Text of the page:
Sometimes, the Chancellor must feel like he just can’t win. When he introduced the UK’s top-up carbon tax – the carbon price floor – environmentalists called it costly and ineffective. Now that he’s announced it’s going to be frozen, the same groups are accusing him of abandoning the UK’s climate change agenda.
The carbon price floor is a top-up tax: it exists to bolster the existing EU price of carbon.
Energy companies already pay to pollute under the EU emissions trading scheme (ETS), buying permits to emit greenhouse gases when they generate electricity. But the price of the permits crashed to a record low last year, meaning there’s much less of a financial incentive for companies to cut their emissions.
The carbon price floor is meant to solve this by putting a minimum price on how much power generators in the UK pay to pollute. If the ETS price drops below this level, companies pay the difference to the UK Treasury. The carbon price floor was set to increase each year, from around £16 per tonne of carbon dioxide in 2013, to around £70 by 2030.
This may sound like a neat way to get polluters to pay for their emissions, but the policy was generally derided when it was introduced.
Left-leaning thinktank, IPPR, said the scheme was socially regressive, and risked hitting the poor the hardest. Meanwhile Greenpeace’s deputy political director, Joss Garman, described the policy as “precisely the sort of measure that destroys public confidence in environmental policies”.
How things change. Now that it looks as though the carbon price floor will be frozen at 2014 levels – a bit under £20 per tonne – many are calling on Osborne to reconsider.
Their main point is that while the carbon price floor is a far from perfect climate policy, it’s one of only which directly targets greenhouse gas emissions. Freezing it sends the message that the UK government is no longer committed to tackling climate change, they argue.
Guy Newey, Head of Environment & Energy at right-leaning thinktank Policy Exchange, argues in a blog the measure is less dysfunctional than many other climate policies, and efforts would be better spent improving those instead.
Many economists maintain the most effective way to make companies cut emissions is by putting a price on carbon, Newey points out. The carbon price floor does just that, even if it is much lower than many academics recommend.
Commentators also suggest that freezing the UK’s carbon price runs the risk of making coal a more attractive investment by making polluting cheaper. The renewables industry is worried prospective investors may get scared off by the move, choosing to back fossil fuels while they remain profitable instead.
Campaigners and chief executives alike say freezing one of the UK’s landmark climate policies just two years after it was introduced could make it hard to trust the government’s climate change promises again. Even if they weren’t all that keen on it to begin with.
That makes scrapping the carbon price floor sound like a pretty terrible idea. But in practice it’s not so clear cut. The carbon price floor looks less important when the wider European policy context is taken into account.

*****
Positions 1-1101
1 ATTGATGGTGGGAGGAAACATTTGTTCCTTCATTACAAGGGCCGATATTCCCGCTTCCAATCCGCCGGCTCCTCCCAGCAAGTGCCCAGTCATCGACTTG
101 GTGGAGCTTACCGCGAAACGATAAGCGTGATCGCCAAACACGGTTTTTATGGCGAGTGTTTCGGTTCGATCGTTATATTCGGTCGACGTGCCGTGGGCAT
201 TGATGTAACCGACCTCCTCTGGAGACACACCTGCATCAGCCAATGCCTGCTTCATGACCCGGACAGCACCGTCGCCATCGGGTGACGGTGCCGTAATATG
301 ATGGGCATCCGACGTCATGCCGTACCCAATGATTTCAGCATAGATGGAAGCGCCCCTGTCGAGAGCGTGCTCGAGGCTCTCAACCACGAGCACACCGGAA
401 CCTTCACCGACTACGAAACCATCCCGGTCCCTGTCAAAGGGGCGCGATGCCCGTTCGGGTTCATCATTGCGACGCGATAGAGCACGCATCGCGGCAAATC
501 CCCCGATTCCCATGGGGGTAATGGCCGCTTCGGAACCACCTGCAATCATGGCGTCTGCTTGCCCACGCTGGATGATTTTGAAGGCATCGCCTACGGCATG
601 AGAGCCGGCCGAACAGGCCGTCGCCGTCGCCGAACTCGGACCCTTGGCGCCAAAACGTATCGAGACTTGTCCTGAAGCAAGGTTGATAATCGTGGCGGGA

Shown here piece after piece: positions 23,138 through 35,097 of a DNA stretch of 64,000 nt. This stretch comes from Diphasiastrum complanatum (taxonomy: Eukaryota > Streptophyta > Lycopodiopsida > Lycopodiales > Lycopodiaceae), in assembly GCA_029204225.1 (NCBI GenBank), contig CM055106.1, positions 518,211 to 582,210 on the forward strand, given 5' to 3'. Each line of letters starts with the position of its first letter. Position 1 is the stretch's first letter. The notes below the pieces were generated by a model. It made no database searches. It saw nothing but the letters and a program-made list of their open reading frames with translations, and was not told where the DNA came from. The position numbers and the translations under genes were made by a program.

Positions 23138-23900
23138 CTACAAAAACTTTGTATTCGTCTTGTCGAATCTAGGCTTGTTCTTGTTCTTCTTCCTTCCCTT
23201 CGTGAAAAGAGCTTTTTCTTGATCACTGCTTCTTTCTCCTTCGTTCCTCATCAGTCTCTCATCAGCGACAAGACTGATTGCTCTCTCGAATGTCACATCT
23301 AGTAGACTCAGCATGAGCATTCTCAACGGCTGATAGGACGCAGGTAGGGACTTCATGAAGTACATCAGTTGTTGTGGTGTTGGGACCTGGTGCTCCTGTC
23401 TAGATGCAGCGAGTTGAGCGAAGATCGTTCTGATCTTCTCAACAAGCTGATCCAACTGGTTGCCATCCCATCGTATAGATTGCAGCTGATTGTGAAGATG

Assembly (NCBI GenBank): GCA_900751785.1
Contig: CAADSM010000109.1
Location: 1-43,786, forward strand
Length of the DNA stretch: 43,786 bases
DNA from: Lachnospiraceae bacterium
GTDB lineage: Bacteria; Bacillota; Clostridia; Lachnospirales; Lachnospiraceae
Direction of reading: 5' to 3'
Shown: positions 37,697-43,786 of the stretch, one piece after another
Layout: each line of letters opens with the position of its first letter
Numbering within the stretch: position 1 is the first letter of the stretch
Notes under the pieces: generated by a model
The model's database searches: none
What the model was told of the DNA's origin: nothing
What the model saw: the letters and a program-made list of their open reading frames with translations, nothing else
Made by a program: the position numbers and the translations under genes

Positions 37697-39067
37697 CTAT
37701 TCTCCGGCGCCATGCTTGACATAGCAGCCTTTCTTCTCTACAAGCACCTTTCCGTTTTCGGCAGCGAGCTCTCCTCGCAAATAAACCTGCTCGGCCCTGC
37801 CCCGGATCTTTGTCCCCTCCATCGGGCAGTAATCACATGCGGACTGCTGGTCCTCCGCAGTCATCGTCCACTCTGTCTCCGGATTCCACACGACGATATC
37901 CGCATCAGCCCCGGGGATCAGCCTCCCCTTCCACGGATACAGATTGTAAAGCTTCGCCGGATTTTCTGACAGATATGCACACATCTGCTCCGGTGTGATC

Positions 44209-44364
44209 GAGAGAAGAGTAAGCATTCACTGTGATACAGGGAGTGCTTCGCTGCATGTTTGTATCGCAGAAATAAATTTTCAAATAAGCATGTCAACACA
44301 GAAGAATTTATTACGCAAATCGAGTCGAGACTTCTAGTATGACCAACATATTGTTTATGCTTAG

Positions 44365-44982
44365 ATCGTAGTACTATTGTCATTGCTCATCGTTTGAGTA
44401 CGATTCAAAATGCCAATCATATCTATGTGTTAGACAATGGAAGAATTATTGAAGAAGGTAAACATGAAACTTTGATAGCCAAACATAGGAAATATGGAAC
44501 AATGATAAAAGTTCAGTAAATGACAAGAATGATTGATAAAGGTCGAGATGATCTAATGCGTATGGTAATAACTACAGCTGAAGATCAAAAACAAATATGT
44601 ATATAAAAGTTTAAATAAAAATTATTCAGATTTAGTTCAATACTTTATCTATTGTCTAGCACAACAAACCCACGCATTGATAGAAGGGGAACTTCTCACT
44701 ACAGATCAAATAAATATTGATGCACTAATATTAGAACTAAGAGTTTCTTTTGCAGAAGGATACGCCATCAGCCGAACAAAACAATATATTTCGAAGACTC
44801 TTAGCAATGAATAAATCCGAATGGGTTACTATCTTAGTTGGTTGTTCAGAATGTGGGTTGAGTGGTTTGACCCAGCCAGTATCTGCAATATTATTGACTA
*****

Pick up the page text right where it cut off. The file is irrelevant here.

While freezing the carbon price floor would undoubtedly cut the cost of coal generation, it’s unclear whether the measure was having much of an effect in the current economic climate. Coal generation in the UK has remained high since 2012 – the year before the carbon price floor was introduced.
That’s because coal is currently very cheap, partly thanks to a shale gas boom in the US which allows it to export cut-price coal to Europe. At the same time, other European Union policies such as the Large Combustion Plant Directive (LCPD) – which puts strict limits on a plant’s sulphur dioxide and nitrogen oxide emissions – mean almost all coal plants are due to be shut in a couple of years.
The combination of cheap coal and impending closures mean companies are eager to eke out every last bit of a coal plant’s profitability while they still can. Coal’s cheapness has been more economically significant than the cost of emitting carbon dioxide in recent years, and it’s unclear whether keeping the carbon price floor would change that.
The government had a chance to end the reign of old coal last year but passed it up. That decision is likely to have had a bigger impact on the fossil fuel industry than freezing the carbon price floor will.
As the energy bill entered its final legislative stages, an amendment was added which would have extended the emissions performance standard – which sets a strict limit on emissions from new power plants – to old coal plants. The amendment was voted down by coalition government MPs.
So while Osborne’s expected decision to freeze the carbon price floor probably won’t have much of an immediate impact on the future of the UK’s coal plants, it continues the government’s approach to getting the most out of the UK’s fossil fuels while it still can. Symbolically, it’s yet another step away from the prime minister’s promise to lead the “greenest government ever”.
Update, 18/03/14, 1600: This article originally appeared with the title 'Budget 2014: Why shed a tear for the unloved carbon price floor?'